(ja) ‘stakeholder’ means any individual, group, organisation or local community that is affected by or otherwise has an interest in the operation and performance of a company;

Amendment  32

Proposal for a directive

Article 1 – paragraph 1 – point 2 a (new)

Directive 2007/36/EC

Article 2 a (new)

 

Text proposed by the Commission

Amendment

 

2a. The following Article is inserted:

 

“Article 2a

 

Data protection

 

Member States shall ensure that any processing of personal data under this Directive is done in accordance with national laws implementing Directive 95/46/EC.”

Justification

This general provision, which would cover the Shareholder Right Directive as a whole, aims to underline that data protection rules should, whenever applicable, be fully respected.

Amendment  33

Proposal for a directive

Article 1 – paragraph 1 – point 3

Directive 2007/36/EC

Chapter IA – article 3 a – paragraph 1

 

Text proposed by the Commission

Amendment

1. Member States shall ensure that intermediaries offer to companies the possibility to have their shareholders identified.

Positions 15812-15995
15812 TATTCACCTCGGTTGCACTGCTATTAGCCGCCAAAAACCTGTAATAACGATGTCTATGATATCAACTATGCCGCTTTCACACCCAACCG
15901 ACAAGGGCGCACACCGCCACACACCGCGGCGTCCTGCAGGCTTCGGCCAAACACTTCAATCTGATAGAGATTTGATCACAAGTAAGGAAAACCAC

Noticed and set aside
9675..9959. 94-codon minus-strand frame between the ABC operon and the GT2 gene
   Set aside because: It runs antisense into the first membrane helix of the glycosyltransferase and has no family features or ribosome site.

1. Member States shall ensure that companies have the possibility to have their shareholders identified.

Amendment  34

Proposal for a directive

Article 1 – paragraph 1 – point 3

Directive 2007/36/EC

Chapter IA – article 3 a – paragraph 2 – subparagraph 1 a (new)

 

Text proposed by the Commission

Amendment

 

The contact details to be communicated shall consist only of the physical address, the e-mail address, the number of shares owned and the voting rights held.

 

Member States may provide that shareholders which have been identified shall have the possibility not to communicate with the relevant company. In that case, a mechanism shall be put in place to enable shareholders to easily make this wish known to the company.

Amendment  35

Proposal for a directive

Article 1 – paragraph 1 – point 3

Directive 2007/36/EC